In 2009, Emily Brooks was newly married and eager to start a family. Then her dad, after years of symptoms, was diagnosed with Huntington’s disease.
In 2009, Emily Brooks was newly married and eager to start a family.
Then her dad, after years of symptoms, was diagnosed with Huntington’s disease. Huntington’s is a hereditary brain disorder, which, over time, kills brain cells. Usually symptoms start in adulthood and eventually result in diminished physical and mental ability. People with Huntington’s live an average of 10 to 25 years after symptoms begin and they have a 50-50 chance of passing the disease down to their children.
Emily and her husband put their plans on hold until she could get tested for the disease.
She tested positive in 2011. Her brother chose not to get tested, and her sister tested negative.
“My mom cried for a long time, even my dad. She said, ‘I don’t know the route we would have taken, but I’m very sorry.’ My mom still cries a lot about it,” Brooks said.
When 29-year-old Brooks was born, there wasn’t much her mom could do about preventing Huntington’s, even if she’d known her husband was a carrier. But Brooks was able to take advantage of special measures to make sure her children would not have Huntington’s.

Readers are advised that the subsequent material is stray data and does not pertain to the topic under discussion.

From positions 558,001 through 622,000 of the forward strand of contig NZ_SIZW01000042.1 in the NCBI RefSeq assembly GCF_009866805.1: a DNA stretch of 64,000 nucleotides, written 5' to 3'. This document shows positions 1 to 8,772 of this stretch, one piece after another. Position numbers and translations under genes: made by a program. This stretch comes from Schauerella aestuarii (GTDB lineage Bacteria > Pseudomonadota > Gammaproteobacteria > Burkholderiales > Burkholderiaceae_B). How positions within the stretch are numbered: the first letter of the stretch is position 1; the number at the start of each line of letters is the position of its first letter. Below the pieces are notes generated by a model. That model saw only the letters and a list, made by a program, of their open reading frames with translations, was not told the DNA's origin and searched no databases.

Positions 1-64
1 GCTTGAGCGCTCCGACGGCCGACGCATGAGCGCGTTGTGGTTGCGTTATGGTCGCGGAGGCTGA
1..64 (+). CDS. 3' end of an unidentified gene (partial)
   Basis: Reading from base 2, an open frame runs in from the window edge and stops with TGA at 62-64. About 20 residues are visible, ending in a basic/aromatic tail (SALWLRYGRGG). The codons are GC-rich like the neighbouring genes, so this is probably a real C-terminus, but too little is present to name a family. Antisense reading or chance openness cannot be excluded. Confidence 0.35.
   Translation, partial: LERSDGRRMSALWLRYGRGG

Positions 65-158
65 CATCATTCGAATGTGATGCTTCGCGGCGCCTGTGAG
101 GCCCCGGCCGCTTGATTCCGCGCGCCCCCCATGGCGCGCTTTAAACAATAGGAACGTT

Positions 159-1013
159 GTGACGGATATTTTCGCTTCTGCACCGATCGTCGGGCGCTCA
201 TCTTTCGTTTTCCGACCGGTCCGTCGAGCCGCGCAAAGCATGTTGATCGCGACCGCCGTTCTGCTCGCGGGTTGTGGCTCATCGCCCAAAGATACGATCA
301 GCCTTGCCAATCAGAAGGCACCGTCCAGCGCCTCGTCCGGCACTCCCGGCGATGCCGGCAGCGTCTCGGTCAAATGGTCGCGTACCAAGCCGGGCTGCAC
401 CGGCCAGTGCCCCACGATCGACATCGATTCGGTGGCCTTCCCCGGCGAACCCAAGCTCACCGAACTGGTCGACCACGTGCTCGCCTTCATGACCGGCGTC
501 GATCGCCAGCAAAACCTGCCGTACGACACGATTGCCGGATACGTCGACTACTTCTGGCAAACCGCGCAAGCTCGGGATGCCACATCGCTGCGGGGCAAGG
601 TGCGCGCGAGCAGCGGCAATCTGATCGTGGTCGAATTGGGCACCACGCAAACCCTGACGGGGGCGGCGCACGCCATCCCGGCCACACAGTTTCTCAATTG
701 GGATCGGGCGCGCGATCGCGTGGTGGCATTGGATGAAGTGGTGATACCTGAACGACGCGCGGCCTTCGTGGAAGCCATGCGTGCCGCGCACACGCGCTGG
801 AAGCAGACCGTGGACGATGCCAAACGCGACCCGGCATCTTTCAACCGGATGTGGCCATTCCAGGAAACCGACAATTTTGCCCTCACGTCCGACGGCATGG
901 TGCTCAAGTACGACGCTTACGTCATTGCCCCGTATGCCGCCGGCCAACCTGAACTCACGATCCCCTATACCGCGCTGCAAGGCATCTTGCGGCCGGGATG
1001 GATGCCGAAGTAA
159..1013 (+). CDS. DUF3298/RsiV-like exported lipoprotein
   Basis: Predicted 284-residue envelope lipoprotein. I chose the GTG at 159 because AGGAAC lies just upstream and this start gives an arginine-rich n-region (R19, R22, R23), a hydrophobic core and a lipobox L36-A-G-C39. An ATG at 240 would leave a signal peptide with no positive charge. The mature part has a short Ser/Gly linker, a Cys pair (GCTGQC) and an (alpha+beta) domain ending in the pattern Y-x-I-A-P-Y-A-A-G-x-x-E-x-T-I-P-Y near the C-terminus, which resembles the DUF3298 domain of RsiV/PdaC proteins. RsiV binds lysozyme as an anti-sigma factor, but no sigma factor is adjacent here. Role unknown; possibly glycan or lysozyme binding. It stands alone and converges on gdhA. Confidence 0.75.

Just before Christmas, the Brooks house in rural Alabama was already littered with opened gifts. Construction sets, legos, and toy trucks occupied an otherwise sparse playroom. Nash and Tate, four-year-old twins, wielded swords.
“They battle with everything,” Brooks said. “Best friends and worst enemies. All at the same time.”
Nash is a little taller, bossier, gets in trouble at school and pinches and bites and kicks and screams. Tate is gentler, plays well with others, an easygoing child. “So they’re a very good balance,” Brooks said.
She always knew she wanted to be a mom, and that she wanted to be pregnant at least once. But she also knew, with certainty, that she didn’t want to pass her Huntington’s on to her kids.
“As long as I know they don’t have Huntington’s, then from there on, it’s just the luck of the draw as it is with everybody,” she said.
Her doctor recommended a test that almost guarantees the disease would end with her in the Brooks family. Researchers first performed such tests in 1990 and the technology has evolved rapidly since then.
It starts with invitro fertilization, or IVF. In IVF, doctors combine male sperm with female eggs in a laboratory. After an embryo forms and grows for five days, they place it into the woman’s uterus.